Designing evidence-based family planning programs for the marginalized community: An example of Muslim community in Nepal

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Sapkota, Diksha
Adhikari, Shiva Raj
Bajracharya, Tara
Sapkota, Vishnu Prasad
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Context: Family planning (FP), considered as an encouraging trend for development, is thought to be positively correlated with family health and well-being and negatively correlated with poverty levels. Despite being a priority goal of government and development agencies, in a heterogeneous society like Nepal, FP can be an issue that needs to be dealt with consideration for religious and cultural beliefs of different sections of society. Despite steady progress in achieving FP goals, minority populations have lagged behind the rest of the country in achieving improved family health outcomes; Muslim community being one such example. Objectives: This study aims to explore the existing situation of FP use in Muslim communities and to identify key policy-related issues affecting the access to and utilization of FP services. Settings and design: Mixed approach was used in Kapilbastu district, which accommodated the larger proportion of Muslims in Nepal. Materials and methods: Interview was conducted among 160 married women using semi-structured questionnaire. Focus group discussion, key informant interviews, and consultative meeting were the qualitative techniques employed in this study. Quantitative data were analyzed using descriptive and inferential statistics (Chi-square test), while qualitative data by thematic approach. Results: More than half of women (56.0%) expressed their interest in FP use, while reported users were just below the quarter (24.0%). Husband approval and secrecy of their personal identity affect use of any method of contraception. Future plan for children and prior information regarding FP found to affect current use of FP, significantly. FP word itself was found to be stigmatizing, so women prefer replacing the word FP with culturally appropriate one. Furthermore, incorporating it into comprehensive package for improving women's health will definitely contribute to improve access and uptake of services. Conclusion: Discrepancy exists between current use and desire for use of FP among Muslim women in future. This highlights the inadequacy of implementing the current blanket policy and programs related to FP and offer ways to move forward with the national FP agenda ensuring the cultural rights and non-discrimination of women.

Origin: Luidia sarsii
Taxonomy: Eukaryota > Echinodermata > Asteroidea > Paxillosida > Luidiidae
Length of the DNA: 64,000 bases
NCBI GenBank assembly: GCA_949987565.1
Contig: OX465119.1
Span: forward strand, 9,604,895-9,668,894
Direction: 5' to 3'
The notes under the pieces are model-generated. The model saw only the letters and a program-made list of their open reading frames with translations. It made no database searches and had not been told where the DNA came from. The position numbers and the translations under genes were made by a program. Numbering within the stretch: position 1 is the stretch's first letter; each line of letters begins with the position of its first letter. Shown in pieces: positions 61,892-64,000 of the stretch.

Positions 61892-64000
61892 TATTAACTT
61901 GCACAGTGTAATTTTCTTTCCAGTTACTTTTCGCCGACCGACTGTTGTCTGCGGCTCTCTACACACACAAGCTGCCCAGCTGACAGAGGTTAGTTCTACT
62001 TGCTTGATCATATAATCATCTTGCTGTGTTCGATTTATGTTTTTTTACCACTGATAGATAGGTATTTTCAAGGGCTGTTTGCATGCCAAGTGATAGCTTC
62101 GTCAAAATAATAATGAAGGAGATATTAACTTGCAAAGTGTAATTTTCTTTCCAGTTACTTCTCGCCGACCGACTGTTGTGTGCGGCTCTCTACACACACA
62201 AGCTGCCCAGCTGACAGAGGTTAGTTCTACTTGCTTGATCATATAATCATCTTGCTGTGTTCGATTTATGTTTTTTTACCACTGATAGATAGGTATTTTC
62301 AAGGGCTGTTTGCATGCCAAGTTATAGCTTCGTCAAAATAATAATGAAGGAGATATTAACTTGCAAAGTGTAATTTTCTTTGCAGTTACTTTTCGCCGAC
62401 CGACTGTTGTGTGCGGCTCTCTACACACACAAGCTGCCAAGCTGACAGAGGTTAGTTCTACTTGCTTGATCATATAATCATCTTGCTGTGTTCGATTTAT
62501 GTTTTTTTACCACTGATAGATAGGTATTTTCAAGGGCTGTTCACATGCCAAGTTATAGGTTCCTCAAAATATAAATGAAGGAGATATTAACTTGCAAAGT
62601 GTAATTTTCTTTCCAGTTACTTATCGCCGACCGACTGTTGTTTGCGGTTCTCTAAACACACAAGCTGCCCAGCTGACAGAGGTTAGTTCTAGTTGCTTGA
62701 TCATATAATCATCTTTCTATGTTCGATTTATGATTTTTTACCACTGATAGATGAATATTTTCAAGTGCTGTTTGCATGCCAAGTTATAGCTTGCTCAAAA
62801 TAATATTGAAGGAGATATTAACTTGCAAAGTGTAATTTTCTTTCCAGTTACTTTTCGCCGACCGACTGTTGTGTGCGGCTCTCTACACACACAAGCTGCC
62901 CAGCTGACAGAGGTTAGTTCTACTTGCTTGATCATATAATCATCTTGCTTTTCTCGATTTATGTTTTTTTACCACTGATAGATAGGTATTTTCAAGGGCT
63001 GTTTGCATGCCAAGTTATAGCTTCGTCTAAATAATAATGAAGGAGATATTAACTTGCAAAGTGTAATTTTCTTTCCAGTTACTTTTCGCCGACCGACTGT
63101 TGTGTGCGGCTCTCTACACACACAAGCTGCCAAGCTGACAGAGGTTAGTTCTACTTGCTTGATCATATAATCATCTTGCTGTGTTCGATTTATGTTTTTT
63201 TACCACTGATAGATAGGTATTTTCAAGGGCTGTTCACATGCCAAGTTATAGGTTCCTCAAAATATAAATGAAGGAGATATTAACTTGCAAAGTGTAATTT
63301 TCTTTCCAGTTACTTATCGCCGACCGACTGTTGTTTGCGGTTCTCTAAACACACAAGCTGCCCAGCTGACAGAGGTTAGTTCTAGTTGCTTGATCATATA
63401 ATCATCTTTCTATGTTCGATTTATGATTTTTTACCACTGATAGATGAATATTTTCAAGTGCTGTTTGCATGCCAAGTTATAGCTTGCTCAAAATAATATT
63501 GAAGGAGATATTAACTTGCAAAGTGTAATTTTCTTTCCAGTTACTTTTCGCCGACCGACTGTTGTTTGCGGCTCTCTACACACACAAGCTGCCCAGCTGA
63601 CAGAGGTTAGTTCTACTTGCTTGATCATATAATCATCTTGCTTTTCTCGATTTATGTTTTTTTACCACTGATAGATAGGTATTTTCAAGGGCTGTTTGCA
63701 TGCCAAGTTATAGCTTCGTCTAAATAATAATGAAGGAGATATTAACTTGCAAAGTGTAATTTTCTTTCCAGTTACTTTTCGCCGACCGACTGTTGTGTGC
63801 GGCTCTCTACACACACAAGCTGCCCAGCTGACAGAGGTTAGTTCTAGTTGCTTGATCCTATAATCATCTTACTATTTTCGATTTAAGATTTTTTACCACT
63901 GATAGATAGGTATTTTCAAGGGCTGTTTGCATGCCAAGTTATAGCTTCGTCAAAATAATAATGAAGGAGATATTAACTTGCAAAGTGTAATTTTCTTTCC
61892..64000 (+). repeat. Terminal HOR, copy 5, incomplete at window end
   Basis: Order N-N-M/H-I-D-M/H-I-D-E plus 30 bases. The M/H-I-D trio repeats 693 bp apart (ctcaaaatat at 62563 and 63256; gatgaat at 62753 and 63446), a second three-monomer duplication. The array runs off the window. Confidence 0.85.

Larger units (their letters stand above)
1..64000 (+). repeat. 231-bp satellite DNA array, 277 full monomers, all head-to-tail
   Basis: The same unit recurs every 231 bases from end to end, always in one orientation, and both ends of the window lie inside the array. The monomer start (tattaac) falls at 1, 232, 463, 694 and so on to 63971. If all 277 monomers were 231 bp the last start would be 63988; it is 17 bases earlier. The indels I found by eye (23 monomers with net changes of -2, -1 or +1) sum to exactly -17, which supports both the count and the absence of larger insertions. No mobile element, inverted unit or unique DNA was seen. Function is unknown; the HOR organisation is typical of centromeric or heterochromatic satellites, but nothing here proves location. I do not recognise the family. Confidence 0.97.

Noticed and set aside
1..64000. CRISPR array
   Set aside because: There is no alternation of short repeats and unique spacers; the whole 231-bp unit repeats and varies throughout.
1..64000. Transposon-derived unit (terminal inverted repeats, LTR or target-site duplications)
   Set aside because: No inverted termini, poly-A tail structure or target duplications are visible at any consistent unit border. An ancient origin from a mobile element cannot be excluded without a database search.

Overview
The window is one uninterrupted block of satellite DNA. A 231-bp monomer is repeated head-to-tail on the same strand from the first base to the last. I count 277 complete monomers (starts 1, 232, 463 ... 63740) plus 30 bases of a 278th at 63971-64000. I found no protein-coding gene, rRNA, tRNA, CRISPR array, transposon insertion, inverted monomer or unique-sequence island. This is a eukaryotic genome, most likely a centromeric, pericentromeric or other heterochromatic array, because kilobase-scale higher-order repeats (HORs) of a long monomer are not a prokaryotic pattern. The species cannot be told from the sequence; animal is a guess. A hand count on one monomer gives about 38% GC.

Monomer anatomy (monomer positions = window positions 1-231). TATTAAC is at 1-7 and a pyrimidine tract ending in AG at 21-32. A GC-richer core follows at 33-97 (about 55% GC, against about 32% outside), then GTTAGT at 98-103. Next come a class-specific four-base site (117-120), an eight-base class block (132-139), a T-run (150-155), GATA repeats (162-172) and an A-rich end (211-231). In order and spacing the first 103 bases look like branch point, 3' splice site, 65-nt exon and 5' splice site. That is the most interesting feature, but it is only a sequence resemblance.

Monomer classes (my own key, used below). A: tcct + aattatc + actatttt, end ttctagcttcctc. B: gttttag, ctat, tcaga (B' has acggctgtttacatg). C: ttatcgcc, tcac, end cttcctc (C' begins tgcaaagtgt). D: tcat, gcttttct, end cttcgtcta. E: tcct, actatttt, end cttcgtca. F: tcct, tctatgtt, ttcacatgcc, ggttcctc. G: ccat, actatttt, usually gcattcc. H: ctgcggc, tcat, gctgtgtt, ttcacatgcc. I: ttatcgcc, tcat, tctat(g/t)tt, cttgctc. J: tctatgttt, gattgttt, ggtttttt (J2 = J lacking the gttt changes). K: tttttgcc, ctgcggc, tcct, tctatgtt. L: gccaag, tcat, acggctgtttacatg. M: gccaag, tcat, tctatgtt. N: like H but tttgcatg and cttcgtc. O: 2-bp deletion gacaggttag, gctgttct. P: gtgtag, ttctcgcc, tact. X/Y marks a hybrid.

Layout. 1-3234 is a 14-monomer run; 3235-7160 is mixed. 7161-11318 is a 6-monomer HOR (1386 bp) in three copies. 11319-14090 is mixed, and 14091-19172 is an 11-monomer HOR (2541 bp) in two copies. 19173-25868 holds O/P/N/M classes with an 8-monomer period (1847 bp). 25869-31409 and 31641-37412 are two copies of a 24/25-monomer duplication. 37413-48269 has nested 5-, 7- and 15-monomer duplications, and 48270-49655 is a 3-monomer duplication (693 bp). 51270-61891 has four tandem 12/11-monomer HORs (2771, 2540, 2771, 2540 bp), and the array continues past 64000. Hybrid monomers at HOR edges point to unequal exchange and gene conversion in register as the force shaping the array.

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Frontiers in Public Health
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Copyright © 2016 Sapkota, Adhikari, Bajracharya and Sapkota. This is an open-access article distributed under the terms of the Creative Commons Attribution License (CC BY). The use, distribution or reproduction in other forums is permitted, provided the original author(s) or licensor are credited and that the original publication in this journal is cited, in accordance with accepted academic practice. No use, distribution or reproduction is permitted which does not comply with these terms
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Public, Environmental & Occupational Health
designing program
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Sapkota, D; Adhikari, SR; Bajracharya, T; Sapkota, VP, Designing evidence-based family planning programs for the marginalized community: An example of Muslim community in Nepal, Frontiers in Public Health, 2016, 4, pp. 122